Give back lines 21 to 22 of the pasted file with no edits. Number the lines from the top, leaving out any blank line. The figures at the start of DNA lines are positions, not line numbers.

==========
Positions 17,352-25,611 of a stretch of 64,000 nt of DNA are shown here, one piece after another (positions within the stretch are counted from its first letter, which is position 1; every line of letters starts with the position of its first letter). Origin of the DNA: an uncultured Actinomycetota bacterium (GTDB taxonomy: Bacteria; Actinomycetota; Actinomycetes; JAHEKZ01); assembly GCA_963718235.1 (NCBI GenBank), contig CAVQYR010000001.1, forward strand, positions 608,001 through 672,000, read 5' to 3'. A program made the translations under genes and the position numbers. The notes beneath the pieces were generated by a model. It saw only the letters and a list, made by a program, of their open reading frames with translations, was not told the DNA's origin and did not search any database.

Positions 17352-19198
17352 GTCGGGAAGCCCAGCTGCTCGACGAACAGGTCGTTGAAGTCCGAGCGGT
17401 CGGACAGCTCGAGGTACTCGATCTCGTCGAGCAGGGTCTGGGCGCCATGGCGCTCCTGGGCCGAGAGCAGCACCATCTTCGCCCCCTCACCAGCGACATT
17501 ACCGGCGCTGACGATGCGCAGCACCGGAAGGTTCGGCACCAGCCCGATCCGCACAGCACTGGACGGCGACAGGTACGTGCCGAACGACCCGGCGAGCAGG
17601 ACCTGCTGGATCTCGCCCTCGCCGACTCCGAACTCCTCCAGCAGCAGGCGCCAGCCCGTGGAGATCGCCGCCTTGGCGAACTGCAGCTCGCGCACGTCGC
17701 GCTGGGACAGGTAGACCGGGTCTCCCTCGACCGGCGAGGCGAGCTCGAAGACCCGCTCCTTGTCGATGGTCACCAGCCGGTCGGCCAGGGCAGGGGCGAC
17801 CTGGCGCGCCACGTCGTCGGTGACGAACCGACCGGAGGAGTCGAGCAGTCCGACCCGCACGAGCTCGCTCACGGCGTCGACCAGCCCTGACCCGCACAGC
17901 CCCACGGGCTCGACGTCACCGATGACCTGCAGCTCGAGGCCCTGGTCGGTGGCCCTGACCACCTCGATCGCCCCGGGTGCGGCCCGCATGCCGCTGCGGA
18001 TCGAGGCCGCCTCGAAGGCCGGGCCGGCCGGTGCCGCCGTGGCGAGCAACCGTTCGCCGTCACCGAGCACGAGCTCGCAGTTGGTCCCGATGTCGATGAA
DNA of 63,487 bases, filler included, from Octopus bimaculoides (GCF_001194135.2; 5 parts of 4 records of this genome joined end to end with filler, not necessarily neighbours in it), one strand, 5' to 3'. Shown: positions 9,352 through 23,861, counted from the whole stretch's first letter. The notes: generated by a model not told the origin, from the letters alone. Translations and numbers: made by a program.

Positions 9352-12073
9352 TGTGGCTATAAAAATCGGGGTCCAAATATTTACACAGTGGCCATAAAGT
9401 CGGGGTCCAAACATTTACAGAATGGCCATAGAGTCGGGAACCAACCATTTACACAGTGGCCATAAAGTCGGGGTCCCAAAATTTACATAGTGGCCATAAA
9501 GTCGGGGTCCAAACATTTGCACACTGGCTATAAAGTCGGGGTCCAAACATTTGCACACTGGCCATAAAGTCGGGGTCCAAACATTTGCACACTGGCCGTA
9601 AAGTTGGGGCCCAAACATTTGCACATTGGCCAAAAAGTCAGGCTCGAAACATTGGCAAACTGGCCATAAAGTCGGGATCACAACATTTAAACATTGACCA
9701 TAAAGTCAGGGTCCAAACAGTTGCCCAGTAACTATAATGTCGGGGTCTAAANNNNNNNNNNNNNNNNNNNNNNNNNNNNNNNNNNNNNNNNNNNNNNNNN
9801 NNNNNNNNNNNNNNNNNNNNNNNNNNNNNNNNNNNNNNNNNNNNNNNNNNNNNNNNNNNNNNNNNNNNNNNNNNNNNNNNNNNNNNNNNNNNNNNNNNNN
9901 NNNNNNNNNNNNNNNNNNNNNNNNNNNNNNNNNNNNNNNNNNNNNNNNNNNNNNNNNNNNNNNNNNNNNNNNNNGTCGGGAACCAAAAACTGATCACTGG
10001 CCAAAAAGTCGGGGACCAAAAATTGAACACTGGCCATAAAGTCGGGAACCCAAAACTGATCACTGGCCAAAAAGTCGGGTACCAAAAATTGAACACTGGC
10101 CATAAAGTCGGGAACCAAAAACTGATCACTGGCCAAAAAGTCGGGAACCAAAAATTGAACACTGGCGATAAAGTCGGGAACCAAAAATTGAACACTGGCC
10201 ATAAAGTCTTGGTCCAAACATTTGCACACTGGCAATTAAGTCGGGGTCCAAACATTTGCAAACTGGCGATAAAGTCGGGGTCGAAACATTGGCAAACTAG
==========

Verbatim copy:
10101 CATAAAGTCGGGAACCAAAAACTGATCACTGGCCAAAAAGTCGGGAACCAAAAATTGAACACTGGCGATAAAGTCGGGAACCAAAAATTGAACACTGGCC
10201 ATAAAGTCTTGGTCCAAACATTTGCACACTGGCAATTAAGTCGGGGTCCAAACATTTGCAAACTGGCGATAAAGTCGGGGTCGAAACATTGGCAAACTAG